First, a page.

The cannons sound and the meal begins
Traditionally cannon sounds mark the call to the maghrib prayer, which means that it is sunset and the fast can be broken. In Rabat the cannons are shot in the central district of Hassan and this year’s Ramadan time of the call to maghrib was between 7:30 and 7:45 p.m. The time of the call changes, as days get longer. Following the tradition of the prophet Muhammad, many Muslims break the fast by eating three ripe dates and drinking some water or milk and after that perform the maghrib prayer.
After the prayer, the real ftour meal can be eaten. In Morocco the ftour meal consists of the Ramadan soup harira, alongside with eggs, dates, chebakia, as well as different kinds of breads such as harcha and rghayif served with cheese and honey, as well as milk, different juices and of course water. The ftour meal is completed with a cup of the traditional Moroccan mint tea or coffee. Then it is time to go to the mosque, the asha prayer begins around 21:15.
Time for socializing
After the prayer it is time for many to socialize with their friends, and they rush to their favourite coffee shops or restaurants. In Rabat, popular areas such as the Avenue Feranza in Agdal or the Petri square in Hassan get crowded, and those trying to secure their spot in one of the cafés try to arrive as early as possible after they finish the prayer.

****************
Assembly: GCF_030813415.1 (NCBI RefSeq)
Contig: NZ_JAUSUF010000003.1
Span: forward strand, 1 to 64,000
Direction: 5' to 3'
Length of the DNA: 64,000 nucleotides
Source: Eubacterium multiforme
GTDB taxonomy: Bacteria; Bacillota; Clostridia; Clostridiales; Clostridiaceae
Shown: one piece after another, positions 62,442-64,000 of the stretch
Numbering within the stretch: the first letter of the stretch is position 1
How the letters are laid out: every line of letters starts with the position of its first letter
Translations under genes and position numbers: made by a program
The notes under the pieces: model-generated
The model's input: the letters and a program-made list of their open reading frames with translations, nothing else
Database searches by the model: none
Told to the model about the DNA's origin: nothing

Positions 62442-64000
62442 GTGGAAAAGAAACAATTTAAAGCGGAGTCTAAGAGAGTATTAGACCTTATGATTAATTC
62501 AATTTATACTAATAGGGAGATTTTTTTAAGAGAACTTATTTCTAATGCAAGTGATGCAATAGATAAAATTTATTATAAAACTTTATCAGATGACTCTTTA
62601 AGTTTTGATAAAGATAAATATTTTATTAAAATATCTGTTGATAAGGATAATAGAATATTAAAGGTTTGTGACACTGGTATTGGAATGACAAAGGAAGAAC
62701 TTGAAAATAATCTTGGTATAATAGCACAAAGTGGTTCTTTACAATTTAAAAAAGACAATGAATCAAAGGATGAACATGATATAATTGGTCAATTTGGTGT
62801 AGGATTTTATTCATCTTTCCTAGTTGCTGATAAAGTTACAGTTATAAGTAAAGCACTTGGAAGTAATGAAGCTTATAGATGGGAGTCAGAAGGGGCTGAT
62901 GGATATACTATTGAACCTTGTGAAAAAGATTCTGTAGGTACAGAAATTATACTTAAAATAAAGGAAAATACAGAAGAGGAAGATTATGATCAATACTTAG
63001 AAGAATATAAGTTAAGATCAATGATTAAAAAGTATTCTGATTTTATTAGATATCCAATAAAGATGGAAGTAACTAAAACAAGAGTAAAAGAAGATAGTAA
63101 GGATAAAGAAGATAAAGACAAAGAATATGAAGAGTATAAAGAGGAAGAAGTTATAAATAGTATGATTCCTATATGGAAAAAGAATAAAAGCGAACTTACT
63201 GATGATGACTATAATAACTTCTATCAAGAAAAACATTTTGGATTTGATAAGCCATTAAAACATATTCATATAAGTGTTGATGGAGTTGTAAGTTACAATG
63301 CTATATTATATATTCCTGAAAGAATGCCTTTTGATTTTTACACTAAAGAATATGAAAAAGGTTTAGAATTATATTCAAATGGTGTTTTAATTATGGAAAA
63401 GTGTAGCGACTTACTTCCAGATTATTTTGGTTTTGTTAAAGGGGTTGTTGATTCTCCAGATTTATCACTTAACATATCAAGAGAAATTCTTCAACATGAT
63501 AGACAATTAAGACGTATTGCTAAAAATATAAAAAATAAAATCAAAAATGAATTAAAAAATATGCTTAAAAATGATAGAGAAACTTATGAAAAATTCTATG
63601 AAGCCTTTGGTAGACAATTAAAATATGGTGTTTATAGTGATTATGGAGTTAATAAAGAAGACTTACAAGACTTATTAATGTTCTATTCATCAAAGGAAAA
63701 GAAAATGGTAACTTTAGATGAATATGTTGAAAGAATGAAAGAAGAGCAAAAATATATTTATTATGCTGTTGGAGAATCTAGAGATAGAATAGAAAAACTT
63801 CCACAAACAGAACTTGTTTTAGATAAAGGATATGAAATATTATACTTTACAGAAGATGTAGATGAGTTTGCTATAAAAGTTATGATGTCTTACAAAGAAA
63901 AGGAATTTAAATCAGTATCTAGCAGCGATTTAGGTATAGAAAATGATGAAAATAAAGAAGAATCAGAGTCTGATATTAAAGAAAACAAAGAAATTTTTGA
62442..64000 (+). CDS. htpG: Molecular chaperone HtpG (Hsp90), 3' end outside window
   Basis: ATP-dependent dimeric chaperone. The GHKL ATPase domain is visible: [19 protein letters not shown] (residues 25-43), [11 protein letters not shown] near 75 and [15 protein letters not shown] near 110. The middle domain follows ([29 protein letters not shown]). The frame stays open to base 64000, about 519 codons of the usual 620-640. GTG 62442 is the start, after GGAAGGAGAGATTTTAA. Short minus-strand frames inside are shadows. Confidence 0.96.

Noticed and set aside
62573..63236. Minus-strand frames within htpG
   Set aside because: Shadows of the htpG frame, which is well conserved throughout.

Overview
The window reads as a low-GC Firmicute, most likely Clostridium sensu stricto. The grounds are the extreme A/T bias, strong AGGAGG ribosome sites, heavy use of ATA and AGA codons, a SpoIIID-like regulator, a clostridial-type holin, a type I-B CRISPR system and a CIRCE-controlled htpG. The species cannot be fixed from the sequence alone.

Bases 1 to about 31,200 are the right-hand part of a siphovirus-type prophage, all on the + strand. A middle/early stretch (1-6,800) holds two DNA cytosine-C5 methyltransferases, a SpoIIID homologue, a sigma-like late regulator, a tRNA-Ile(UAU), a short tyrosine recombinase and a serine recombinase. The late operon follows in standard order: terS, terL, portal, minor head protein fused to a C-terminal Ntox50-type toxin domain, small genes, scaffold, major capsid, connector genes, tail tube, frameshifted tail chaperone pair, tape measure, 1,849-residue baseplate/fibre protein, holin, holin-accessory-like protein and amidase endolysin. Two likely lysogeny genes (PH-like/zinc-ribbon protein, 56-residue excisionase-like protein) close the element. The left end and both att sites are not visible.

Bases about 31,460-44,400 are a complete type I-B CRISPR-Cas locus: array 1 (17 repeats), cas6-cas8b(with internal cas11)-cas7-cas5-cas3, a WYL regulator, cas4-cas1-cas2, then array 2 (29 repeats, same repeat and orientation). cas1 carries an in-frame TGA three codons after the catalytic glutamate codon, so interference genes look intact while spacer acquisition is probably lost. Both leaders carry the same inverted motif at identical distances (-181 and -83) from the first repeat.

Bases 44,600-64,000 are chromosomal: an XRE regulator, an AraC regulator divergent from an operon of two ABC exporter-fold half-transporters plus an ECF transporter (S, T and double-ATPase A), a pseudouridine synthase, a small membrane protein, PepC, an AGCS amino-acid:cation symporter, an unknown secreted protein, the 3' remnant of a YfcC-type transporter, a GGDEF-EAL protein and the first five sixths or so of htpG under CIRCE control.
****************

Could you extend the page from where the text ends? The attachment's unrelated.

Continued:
Ramadan is not only a month of abstinence and spirituality, but also one of bonding and getting closer to each other and the shared beliefs and traditions contribute their share to strengthening the compassion and society in general.
In many Moroccan families a dinner meal is eaten after the prayer around midnight. Many serve the national Moroccan dish tagine, with either chicken or beef and many different vegetables, sided by bread. Others may prefer fish or seafood dishes or a lighter meal. Since this year’s Ramadan luckily coincides with the season of melon, Moroccans enjoy honeydew melon or watermelon for a dessert.
During Ramadan, there are additional prayers – the taraweeh prayers- for more spirituality and reflection. The Arabic word “taraweeh” means something like “relax and rest” and in these prayers long sections of the Qur’an are recited. The taraweeh prayers are usually prayed in congregation at the mosque.
Conscience, control and compassion
Without any doubt the month of Ramadan is a very special time in Morocco. It gives the opportunity to slow down the hectic pace of everyday life, step back, and reflect and reconsider the things we are doing and why. Some also use this month to get rid of one bad habit or another, even if it is just small changes.
Prophet Muhammad stressed the importance of small improvements, which might be more successful than radical changes that cannot be maintained. And of course fasting teaches endurance, patience, and gratitude for what we easily tend to take for granted.
Ramadan is a month that strengthens the social relationships and creates deep connection in the community. Describing the feeling and experience of the month Ramadan is difficult, but it can be found in a blend of conscience, consideration, control and compassion.